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Are Emerging Market ETFs in Trouble?

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After a solid rally in the second half of last year, the emerging markets stocks hit brakes in the recent weeks due to inflationary pressures and the resultant surge in U.S. yields. The MSCI emerging-markets index has lost about 10% from a record high in February (read: ETFs to Win/Lose If U.S. 10-Year Yield Shoots Up to 2%).

The faster COVID-19 vaccine rollouts as well as increased stimulus measures spurred the bets for speedy economic recovery from a coronavirus-induced slump, leading to spike in inflation. Many developing nations are struggling, as they need to fund increased spending to revive their pandemic-battered economies with the rise in borrowing costs.

Additionally, the wave of tightening policies in nations like Brazil, Turkey and Russia this month has added to the chaos. Brazil’s central bank raised interest rate for the first time in nearly six years by 75 basis points (bps) and has expressed its intention of a similar increase in May to fight inflation. Brazil’s inflation is currently 5.2%, well above the central bank’s year-end target of 3.75%. Turkey raised its one-week repo rate to 19% from 17% to combat inflationary pressures triggered by oil price surge and depreciation of lira against the U.S. dollar (read: U.S. Dollar to Strengthen? ETFs to Gain/Lose).

Further, Russia surprised with rate hike for the first time since 2018. The central bank lifted rates by 25 bps to 4.5%, with a signal to increase the same to 5.5% by the end of the year. Food prices in Russia have shot up, adding to a decline in living standards during the pandemic.

The surging U.S. yields would pull out more capital from these markets, stirring up trouble for most emerging nations.

Emerging Market ETFs Depressed

Most of the emerging market ETFs saw terrible trading over the past month, pushing many of these into the red on a year-to-date basis. Emerging Markets Internet & Ecommerce ETF (EMQQ - Free Report) stole the show, plunging about 16% in a month. This was followed by declines of 13.9% for KraneShares Emerging Markets Consumer Technology ETF (KEMQ - Free Report) and 12.2% for Invesco S&P Emerging Markets Momentum ETF (EEMO - Free Report) .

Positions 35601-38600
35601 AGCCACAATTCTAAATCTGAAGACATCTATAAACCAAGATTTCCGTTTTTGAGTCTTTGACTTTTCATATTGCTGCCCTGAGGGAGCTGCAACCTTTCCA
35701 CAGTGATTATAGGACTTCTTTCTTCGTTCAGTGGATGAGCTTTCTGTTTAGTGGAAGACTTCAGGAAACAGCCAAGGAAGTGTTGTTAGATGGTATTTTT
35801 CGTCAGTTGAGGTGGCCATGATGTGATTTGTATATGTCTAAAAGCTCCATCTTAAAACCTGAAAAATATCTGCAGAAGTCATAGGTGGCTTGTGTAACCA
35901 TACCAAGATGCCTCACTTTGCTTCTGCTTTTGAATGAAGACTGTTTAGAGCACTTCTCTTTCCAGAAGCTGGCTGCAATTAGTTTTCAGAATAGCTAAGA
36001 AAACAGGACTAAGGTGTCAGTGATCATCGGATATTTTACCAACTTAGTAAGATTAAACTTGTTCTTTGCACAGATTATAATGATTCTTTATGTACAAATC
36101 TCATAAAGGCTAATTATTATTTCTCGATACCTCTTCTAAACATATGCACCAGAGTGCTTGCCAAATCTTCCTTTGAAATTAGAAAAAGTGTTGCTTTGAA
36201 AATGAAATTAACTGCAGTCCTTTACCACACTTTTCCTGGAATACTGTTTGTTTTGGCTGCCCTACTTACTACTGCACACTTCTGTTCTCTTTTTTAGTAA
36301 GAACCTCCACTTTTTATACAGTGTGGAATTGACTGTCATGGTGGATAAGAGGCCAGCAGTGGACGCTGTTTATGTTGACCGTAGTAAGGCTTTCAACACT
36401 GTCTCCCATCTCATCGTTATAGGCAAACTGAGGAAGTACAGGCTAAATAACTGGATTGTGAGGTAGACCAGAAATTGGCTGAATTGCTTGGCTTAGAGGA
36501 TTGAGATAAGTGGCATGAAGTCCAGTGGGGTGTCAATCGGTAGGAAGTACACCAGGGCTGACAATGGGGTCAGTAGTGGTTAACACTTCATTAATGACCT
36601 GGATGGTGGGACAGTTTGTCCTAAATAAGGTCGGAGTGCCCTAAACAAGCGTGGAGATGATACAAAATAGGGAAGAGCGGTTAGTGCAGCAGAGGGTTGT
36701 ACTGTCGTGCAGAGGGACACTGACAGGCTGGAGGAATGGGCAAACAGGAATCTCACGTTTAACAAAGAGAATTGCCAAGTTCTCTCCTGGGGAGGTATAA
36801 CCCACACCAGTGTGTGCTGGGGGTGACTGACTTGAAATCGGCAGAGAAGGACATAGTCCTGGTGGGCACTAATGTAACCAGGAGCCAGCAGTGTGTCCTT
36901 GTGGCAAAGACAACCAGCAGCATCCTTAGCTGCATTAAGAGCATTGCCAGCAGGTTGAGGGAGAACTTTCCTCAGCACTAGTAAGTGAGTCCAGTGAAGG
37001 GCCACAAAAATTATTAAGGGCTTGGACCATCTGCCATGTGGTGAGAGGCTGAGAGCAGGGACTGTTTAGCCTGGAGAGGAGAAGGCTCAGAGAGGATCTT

Coming to specific country look, iShares MSCI Turkey ETF (TUR - Free Report) and VanEck Vectors Egypt Index ETF (EGPT - Free Report) have shed 15.6% and 10.4%, respectively, over the past month.

What Lies Ahead?

Despite the recent slide, emerging markets look attractive thanks to improving economic growth in a number of the developing countries, a pickup in manufacturing activity, rise in commodity prices, better current accounts, better-than-expected earnings and growth policies (read: Time for Emerging Market ETFs?).

Additionally, emerging markets appear attractive at current levels after being beaten down badly amid the pandemic. Notably, the ultra-popular Vanguard FTSE Emerging Markets ETF (VWO - Free Report) has a P/E ratio of 19.2 versus that of 22.1 for SPDR S&P 500 ETF (SPY - Free Report) .

Additionally, the accommodative policy of the Fed will support the emerging market equities as it will keep the greenback at check. The Fed has pledged to keep interest rates near zero with no interest rate hikes through 2023. It will continue to buy $120 billion in Treasury and mortgage-backed securities per month. However, the central bank projects a rapid jump in U.S. economic growth and inflation this year as the COVID-19 crisis winds down. Continued rise in inflation could again be a worry for the space but it is a sign of strengthening domestic economy that could lead to higher demand and benefit emerging market exporters (see: all the Broad Emerging Market ETFs here).
 
Given the strong long-term outlook but somewhat bearish near-term sentiments, investors may want to consider staying on the sidelines for the time being. However, risk-tolerant, long-term investors may want to consider this recent slump a buying opportunity, should they have the patience for extreme volatility.

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